DOUG MCMILLON, WALMART PRESIDENT & CEO: We`re positioning ourselves for
sustained growth, while at the same time, finding new ways to serve
customers today. We know we ask our shareholders for patience sometimes,
so that we can set this business up for long-term success.
REAGAN: While Walmart got a late start when it came to some of its digital
strategies, it`s working hard to play catch-up to be a better place for its
employees to work and for consumers to shop.
For NIGHTLY BUSINESS REPORT, I`m Courtney Reagan in Fayetteville, Arkansas.
HERERA: It is time to take a look at some of today`s upgrades and
American Airlines was upgraded to outperform from in line over at Imperial
Capital. The analyst expects the airline to reduce capacity some time
after Labor Day. The price target is $56. The shares rose 1 percent to 44
That same analyst at Imperial Capital downgraded shares of Southwest to in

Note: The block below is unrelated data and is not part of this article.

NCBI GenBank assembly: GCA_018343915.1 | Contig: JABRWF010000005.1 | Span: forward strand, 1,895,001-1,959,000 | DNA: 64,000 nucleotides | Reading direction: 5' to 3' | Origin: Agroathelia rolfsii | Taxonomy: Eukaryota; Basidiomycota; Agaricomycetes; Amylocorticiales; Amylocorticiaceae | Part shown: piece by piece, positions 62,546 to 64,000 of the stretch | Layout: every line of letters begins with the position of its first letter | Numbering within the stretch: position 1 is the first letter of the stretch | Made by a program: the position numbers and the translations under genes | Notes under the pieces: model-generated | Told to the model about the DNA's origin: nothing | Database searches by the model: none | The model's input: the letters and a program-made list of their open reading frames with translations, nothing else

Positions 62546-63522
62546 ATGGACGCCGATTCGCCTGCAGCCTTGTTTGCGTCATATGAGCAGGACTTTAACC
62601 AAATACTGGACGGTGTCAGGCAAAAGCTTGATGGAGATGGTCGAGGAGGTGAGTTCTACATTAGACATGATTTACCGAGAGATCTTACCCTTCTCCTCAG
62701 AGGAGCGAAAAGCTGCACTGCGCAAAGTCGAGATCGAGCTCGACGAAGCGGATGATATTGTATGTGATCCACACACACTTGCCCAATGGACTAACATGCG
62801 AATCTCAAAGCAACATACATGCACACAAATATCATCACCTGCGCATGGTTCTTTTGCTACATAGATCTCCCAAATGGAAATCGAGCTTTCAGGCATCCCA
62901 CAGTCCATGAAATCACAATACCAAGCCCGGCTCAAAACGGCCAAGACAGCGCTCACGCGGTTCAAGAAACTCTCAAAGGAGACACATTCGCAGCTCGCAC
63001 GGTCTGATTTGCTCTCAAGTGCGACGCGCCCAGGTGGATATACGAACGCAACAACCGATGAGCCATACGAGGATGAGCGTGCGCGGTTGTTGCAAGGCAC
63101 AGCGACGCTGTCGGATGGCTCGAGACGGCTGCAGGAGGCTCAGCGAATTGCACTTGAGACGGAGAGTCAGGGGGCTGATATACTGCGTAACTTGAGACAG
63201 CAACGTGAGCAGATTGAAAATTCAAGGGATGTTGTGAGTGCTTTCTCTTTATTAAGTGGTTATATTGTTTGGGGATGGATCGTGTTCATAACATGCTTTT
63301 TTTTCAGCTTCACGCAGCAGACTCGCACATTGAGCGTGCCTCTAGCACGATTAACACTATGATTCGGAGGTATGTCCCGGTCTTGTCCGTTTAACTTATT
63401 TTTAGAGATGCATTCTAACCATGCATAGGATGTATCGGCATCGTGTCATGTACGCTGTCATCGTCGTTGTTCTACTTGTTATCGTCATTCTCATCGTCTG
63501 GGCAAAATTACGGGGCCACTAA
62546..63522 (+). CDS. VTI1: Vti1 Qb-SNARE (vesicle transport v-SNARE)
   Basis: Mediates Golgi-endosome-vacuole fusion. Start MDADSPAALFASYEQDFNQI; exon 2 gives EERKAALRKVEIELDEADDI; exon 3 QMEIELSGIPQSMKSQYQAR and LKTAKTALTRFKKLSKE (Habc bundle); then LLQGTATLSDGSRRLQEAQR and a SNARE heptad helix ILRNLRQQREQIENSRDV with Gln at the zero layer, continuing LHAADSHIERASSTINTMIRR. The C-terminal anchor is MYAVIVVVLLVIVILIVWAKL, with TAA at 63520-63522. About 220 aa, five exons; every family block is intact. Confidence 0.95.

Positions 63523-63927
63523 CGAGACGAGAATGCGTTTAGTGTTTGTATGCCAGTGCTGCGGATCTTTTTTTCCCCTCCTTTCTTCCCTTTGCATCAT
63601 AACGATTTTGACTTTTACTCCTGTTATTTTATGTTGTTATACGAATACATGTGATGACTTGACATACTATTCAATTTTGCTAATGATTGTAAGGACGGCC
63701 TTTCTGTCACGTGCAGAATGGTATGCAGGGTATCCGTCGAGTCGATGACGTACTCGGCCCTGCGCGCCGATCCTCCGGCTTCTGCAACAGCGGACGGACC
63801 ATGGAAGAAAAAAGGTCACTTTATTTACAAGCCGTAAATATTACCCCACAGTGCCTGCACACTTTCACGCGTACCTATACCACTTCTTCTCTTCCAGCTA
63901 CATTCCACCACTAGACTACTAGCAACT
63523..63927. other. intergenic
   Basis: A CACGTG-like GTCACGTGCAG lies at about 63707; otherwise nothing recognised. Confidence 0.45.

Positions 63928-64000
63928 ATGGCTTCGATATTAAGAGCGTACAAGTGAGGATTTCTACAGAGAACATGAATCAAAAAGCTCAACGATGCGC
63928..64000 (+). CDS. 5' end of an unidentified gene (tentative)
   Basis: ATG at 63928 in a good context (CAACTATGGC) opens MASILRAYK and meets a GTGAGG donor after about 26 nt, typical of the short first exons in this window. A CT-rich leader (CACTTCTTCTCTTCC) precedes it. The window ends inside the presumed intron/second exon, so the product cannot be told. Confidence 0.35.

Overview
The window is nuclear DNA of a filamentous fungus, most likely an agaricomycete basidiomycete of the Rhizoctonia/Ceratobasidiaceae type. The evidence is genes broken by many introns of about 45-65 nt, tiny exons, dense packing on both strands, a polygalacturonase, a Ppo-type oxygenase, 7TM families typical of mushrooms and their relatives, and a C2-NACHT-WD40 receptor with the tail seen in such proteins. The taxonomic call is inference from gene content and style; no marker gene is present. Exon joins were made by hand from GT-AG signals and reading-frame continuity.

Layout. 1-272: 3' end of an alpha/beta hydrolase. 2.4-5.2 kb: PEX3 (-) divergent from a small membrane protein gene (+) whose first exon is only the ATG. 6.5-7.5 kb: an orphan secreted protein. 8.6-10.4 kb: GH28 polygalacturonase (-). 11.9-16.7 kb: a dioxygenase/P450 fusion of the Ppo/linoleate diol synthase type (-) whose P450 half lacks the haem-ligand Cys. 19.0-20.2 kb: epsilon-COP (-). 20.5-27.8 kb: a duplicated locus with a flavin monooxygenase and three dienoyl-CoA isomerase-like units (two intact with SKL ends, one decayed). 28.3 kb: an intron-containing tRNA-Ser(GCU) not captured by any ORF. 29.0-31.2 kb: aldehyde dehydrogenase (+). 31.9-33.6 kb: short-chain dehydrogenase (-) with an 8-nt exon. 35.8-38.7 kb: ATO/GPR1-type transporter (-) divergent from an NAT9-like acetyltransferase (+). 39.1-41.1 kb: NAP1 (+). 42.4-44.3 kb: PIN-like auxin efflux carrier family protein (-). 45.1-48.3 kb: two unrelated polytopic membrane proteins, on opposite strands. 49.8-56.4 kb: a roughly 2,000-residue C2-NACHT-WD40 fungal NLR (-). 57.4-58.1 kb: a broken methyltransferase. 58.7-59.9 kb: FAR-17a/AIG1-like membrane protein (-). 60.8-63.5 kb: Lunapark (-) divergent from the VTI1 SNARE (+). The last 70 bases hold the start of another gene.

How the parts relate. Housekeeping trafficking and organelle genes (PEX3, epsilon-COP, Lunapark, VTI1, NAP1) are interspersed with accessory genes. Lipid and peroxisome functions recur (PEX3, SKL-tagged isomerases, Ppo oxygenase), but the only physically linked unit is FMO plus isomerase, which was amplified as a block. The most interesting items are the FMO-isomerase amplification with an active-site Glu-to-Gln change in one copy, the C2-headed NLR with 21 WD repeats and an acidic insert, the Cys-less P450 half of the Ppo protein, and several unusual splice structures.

line from outperform. The analyst cites heightened competition in the
California market and potential weakness in the Denver market. The price
target is $54 and the stock fell just a fraction to $50.96.
Twitter`s price target was raised to $43 a share at MKM Partners. That is
the highest price target on Wall Street. The analyst cites strong digital
lab market and the firm also says Twitter could see a sales boost from the
World Cup tournament. Twitter shares rose more than 5 percent to $36.65.
GRIFFETH: Still ahead, why our market monitor is not running from European
stocks given the trade tensions and political drama. Instead, he`s
investing in them.
HERERA: Boeing (NYSE:BA) workers vote for a micro union at its South
Carolina plant. Last night, a small group of employees at the company`s
jetliner factory voted to unionize. The plane maker plans to challenge the
vote`s legality. The National Labor Relations Board recently made it
tougher for workers to form unions made up of small groups of employees.
GRIFFETH: Rising trade tensions between the U.S. and its largest trading
partners are creating uncertain futures for America`s farmers.
Our Aditi Roy reports tonight from a farm in Stockton, California.
JEFF COLOMBINI, LODI FARMING PRESIDENT: Well, I`m looking for like if
there`s more than two apples in a bunch.